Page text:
STRAP yourself in for a roller-coaster ride of inter-county football action.
In 27 weeks’ time, the All-Ireland Football Final will be played on July 30th.
Between now and then, there are 22 football weekends plus the Sigerson Cup Final, which has a weekend to itself.
So that’s 23 out of 27 weekends of action, leaving four in which I’ll have no football to discuss. It’s madness.
Including the League Finals, there are eight Allianz League matches for counties in the next ten weeks.
Spare a thought for Leitrim and Sligo. If either, or both of them, get to the Division Four League Final, they will be playing it a few days before heading to New York and London, respectively, for Championship action.
And remember this is the ‘soft’ side of the draw in Connacht, where one of Sligo, Leitrim, London or New York will get a golden ticket into the new structure to play for the Sam Maguire Cup.
Because of the round robins later in the summer, we have 33 extra matches to be played this year, with the GAA allocating one extra week to the calendar.
Those round robins only get rid of four teams from the championship – more madness.
Meanwhile, 17 of the 32 teams playing in the NFL are scheduled to play championship the weekend after the league deciders.
Can I remind you of last year, when neither Mayo nor Galway ‘tried a leg’ in the Division One and Division Two league finals, because they had a big championship match coming up.
The year hasn’t started well. Last week I watched Mayo v Roscommon in the FBD Final out west.
After 15 minutes it was one point to no score in favour of Mayo.
I watched Derry v Tyrone in the McKenna Cup final too – it was two points to one after 18 minutes before the game, or rather Derry, warmed up.
You might gather that I am not hopeful for the year ahead. The omens are not great, fingers crossed things get better.
So here are my previews of the four Allianz Football League divisions for 2023.
As regards the aspirations of the counties in it.
Donegal, Monaghan, Mayo and Roscommon have new managers – and for the four new bosses the dream will be to stay in D1. Anything else would be a big bonus!
Paddy Carr in Donegal has no Michael Murphy to call on – and the natives are restless already before a ball has been kicked.
Apparently an under-strength Meath gave them a bit of a spanking in a challenge last weekend.
Monaghan have done brilliantly to stay in Division One for nine years with its small population.
But there is no sign of young talent of the required level coming through for Vinny Corey, and Monaghan remain over-dependent on scorer-in-chief Conor McManus.
Mayo, under Kevin McStay, have probably put in more pre-season work than any other county.
But losing Lee Keegan and Oisín Mullin are huge blows.
Davy Burke’s Roscommon have good forwards, but there remain question marks hovering around their defence.
When I watched them, admittedly only on the TV, against Mayo, I didn’t see the physique and conditioning of the top teams that evening.
Galway might struggle a bit with the Moycullen players and Shane Walsh taking a rest after their club activities – and a strong UCG team going well in the Sigerson will mess Pádraic Joyce’s team around too.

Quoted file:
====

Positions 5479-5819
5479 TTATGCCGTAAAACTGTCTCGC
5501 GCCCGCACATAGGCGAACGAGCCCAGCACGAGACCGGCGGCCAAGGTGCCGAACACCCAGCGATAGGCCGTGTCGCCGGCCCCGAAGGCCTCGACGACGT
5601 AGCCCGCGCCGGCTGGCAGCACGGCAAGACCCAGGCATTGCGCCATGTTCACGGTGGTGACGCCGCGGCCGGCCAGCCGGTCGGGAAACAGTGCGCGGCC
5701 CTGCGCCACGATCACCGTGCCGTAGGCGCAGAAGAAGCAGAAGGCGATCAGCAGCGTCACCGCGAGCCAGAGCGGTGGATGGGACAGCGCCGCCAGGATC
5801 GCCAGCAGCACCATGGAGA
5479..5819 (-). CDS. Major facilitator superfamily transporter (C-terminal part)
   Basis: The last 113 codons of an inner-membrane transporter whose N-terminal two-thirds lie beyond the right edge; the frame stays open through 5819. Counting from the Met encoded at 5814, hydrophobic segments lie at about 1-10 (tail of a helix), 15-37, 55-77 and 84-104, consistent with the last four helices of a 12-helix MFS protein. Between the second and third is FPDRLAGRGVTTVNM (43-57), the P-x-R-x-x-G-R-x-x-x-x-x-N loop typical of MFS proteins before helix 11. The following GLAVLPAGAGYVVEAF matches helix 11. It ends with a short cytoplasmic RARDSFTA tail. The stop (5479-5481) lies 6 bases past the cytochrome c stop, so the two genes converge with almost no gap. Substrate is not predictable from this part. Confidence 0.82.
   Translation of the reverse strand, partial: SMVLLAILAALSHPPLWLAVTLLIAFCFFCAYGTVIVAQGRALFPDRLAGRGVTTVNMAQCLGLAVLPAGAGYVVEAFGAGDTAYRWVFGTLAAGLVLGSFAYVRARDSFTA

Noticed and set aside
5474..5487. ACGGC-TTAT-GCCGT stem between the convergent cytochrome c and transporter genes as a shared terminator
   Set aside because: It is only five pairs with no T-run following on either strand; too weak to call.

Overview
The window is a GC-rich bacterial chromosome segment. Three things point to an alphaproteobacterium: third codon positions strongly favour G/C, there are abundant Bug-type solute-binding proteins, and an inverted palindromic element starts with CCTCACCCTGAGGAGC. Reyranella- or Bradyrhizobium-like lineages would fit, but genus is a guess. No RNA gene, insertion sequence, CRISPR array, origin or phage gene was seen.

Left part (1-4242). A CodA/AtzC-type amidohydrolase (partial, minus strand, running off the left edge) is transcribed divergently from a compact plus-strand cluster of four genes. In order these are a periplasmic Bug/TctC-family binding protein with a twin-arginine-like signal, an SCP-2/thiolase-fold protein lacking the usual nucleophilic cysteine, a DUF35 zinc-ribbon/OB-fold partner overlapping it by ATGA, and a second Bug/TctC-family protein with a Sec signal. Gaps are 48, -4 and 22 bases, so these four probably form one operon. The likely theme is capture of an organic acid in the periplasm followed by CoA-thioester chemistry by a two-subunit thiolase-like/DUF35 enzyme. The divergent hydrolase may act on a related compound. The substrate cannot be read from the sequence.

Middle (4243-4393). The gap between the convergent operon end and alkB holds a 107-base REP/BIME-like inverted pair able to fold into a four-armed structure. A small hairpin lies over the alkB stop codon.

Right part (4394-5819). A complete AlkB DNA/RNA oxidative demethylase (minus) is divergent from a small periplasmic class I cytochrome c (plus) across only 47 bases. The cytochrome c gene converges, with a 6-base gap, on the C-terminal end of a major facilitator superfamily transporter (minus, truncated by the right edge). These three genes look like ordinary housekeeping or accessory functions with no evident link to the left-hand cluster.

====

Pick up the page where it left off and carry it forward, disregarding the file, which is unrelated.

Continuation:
Tyrone started last year’s league playing catch-up and never caught up.
They’ll be better prepared for the league this year, but scoring only 1-5 in the McKenna Cup Final is not a great omen.
In 2022, Kerry went for everything, fielding full-strength teams in every game they played.
Forget about that this year, the Kingdom will be understrength for most of the league.
Finding a new talent or two would make the competition a success for Jack O’Connor, but don’t expect a league title in Kerry this year.
That brings me to my fancies for the Division One crown – Armagh.
They’ve a settled team and back-room team – and a settled style.
Look back on last year, they finished third in Division One and were beaten only on penalties in an All-Ireland quarter-final.
For me, the big issue hanging over them is discipline.
That has to improve this year if Kieran McGeeney’s men are to do anything.
I think they are capable of winning the Allianz League, beating, perhaps, Mayo in the final.
There are three new managers in Colm O’Rourke of Meath, Ray Dempsey of Limerick – and, technically, John Cleary of Cork who took over only halfway through last year.
With Jack McCaffrey and Paul Mannion back on the pitch, and Pat Gilroy back on the sideline, Dublin football has made a statement.
Forget about planning for the future, a rebuilding job, or anything of that ilk, 2023 for Dublin is about regaining the Sam Maguire Cup.
For now, they look certainties for league promotion.
Kildare flattered to deceive last year.
It was Newbridge or Nowhere for them, for they took no points away from their home ground – and the Lilies have four away matches this term.
In the case of Meath, O’Rourke has finally been given the job he should have been given years ago.
It’ll take a while for him to get it right, especially as he must cope with key players active in the Sigerson.
Cork look like a very fit team already and they have two interesting additions to their back-room team in former Galway boss Kevin Walsh and Olympic walker Rob Heffernan.
The Rebels’ league season will be settled by the results of their first three matches, Meath (h), Kildare (a) and Dublin (h).
My tip to join Dublin in going up is Derry.
One shocking first half – against Galway – last year in the league cost them promotion.